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How do I solve the pde:

$\ -s_x(x,t) -p(x,t)s_t(x,t)=p(x,t)$

for s(x,t) when p(x,t)=2x, subject to the condition s(0,t)=0?

Generally p(x,t) may not be analytical so I would like to use finite differences to transform this into a linear algebra problem:

$\ (-D_x-pD_t)s=p $ But how do I incorporate my "boundary" condition s(0,t)=0 into this?

Thanks in advance for any answers!

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1 Answer

up vote 1 down vote accepted

To find the solution you will also need an initial condition like $s(x,0)=\phi(x)$, $x\ge0$. Choose $\Delta x>0$ and $\Delta t>0$, and let $s_{j,k}\approx s(j\,\Delta x,k\,\Delta t)$, $p_{j,k}=p(j\,\Delta x,k\,\Delta t)$ for $j,k\ge0$. The initial condition is then $$s_{j,0}=\phi(j\,\Delta x),\quad j\ge0,$$ and the boundary condition $$s_{0,k}=0,\quad k\ge0.$$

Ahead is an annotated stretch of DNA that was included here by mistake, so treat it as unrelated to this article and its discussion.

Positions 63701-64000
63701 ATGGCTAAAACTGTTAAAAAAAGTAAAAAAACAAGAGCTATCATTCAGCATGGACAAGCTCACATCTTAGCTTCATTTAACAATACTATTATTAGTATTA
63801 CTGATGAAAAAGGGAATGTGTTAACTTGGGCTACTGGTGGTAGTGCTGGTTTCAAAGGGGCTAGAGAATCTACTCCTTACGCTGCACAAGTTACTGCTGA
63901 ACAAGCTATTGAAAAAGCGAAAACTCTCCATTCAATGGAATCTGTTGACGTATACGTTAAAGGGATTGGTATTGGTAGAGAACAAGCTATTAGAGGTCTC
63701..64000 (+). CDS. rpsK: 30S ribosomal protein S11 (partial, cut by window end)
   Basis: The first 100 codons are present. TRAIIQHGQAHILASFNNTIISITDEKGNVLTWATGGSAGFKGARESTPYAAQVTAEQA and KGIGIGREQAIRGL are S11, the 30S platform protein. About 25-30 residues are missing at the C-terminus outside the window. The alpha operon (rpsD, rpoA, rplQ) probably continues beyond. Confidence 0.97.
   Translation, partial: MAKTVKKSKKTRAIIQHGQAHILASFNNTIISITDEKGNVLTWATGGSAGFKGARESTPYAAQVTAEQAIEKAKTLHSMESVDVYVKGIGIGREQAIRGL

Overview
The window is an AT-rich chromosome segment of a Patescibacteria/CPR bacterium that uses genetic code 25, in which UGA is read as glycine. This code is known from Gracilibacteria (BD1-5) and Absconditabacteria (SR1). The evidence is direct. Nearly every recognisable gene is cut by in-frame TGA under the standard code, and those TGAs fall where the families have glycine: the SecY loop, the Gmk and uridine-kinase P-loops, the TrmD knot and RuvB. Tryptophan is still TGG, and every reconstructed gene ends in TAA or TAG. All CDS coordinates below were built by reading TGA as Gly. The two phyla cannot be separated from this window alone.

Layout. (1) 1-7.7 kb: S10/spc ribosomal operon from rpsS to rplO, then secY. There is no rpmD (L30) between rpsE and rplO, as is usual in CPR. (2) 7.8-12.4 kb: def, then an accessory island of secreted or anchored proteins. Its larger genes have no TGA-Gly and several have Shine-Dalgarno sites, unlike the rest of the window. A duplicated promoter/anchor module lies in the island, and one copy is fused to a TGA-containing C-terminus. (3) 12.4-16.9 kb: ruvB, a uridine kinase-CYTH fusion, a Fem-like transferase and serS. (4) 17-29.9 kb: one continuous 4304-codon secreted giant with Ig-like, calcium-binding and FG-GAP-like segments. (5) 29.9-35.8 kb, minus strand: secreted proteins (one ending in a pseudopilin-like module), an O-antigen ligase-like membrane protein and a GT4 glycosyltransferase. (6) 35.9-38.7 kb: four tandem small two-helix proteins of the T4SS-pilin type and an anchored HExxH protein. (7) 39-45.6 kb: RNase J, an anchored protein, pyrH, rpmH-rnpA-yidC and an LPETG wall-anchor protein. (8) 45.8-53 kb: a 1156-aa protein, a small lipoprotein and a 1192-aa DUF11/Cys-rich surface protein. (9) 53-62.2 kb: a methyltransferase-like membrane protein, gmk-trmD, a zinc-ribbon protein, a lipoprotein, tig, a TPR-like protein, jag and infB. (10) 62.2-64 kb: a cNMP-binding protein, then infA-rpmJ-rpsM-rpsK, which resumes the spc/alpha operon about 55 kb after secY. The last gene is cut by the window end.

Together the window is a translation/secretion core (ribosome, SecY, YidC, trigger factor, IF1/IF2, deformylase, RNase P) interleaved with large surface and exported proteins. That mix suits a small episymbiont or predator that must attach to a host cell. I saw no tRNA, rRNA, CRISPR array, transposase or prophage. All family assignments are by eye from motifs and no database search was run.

The simplest finite difference approximation is $$ -\frac{s_{j+1,k}-s_{j,k}}{\Delta x}-p_{j,k}\,\frac{s_{j,k+1}-s_{j,k}}{\Delta t}=p_{j,k},\quad j,k\ge0. $$ If $p_{j,k}\ne0$for all $j,k\ge0$, then $$ s_{j,k+1}=\frac{1}{p_{j,k}}\frac{\Delta t}{\Delta x}(s_{j,k}-s_{j+1,k})-\Delta t,\quad j,k\ge0. $$

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